Worn flapper might be cause of toilet flush sound
My toilets occasionally sound like they're flushing on their own. Is this an indication of a problem? - Marilyn Banks
"I get calls on this daily," says Michelangelo Gerace, owner of highly rated Michelangelo's Plumbing in Granada Hills, Calif. "Generally, it means the rubber flapper in the tank has deteriorated. Water will seep out and the fill valve will kick on to refill. That's what you're hearing."
Spending at least $110 to replace the flapper will eventually be offset by water-bill savings, especially given California's rates, says Gerace. The flapper can last several years, but may deteriorate faster in hard water and with in-tank toilet cleaners. Chlorine also speeds flapper failure, says Ever Bol, field supervisor with highly rated New-Pipe Plumbing & Rooter of North Hollywood, Calif., which charges at least $80 to $120 to replace tank components.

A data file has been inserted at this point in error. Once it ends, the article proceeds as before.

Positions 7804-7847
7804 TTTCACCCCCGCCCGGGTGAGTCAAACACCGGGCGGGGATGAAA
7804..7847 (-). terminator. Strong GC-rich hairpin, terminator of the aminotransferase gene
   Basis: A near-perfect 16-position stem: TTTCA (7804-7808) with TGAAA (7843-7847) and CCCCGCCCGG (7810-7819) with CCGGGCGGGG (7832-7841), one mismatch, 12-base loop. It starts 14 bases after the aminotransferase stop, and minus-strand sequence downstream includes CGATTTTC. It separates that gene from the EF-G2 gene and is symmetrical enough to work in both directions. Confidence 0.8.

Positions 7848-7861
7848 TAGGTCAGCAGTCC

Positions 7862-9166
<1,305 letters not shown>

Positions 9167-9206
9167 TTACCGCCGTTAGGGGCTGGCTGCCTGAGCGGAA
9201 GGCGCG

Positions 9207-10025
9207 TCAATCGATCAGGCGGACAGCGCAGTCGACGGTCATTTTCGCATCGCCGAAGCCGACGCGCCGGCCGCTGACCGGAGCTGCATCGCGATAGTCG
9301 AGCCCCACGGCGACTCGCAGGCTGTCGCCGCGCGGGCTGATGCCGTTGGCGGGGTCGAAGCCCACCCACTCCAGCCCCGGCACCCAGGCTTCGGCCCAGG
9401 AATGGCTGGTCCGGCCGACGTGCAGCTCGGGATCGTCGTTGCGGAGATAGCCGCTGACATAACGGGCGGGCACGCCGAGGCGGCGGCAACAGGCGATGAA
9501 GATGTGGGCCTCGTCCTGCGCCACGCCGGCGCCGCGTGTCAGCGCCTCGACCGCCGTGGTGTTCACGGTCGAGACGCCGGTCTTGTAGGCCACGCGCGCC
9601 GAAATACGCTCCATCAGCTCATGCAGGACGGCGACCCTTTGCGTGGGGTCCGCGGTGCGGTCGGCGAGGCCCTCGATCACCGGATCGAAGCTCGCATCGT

Because there are dozens of flapper styles, Gerace advises homeowners to provide their Los Angeles plumber with the model number stamped inside the tank in case the part needs to be ordered. "If the leak's not bad, we can wait to install it until you need something else to be done," he says.
Gerace recommends replacing the fill valve at the same time as the flapper, since it, too, will deteriorate over time. "If you have a plumber out anyway, it's a small amount of money extra," since many fill valves cost $20 or less.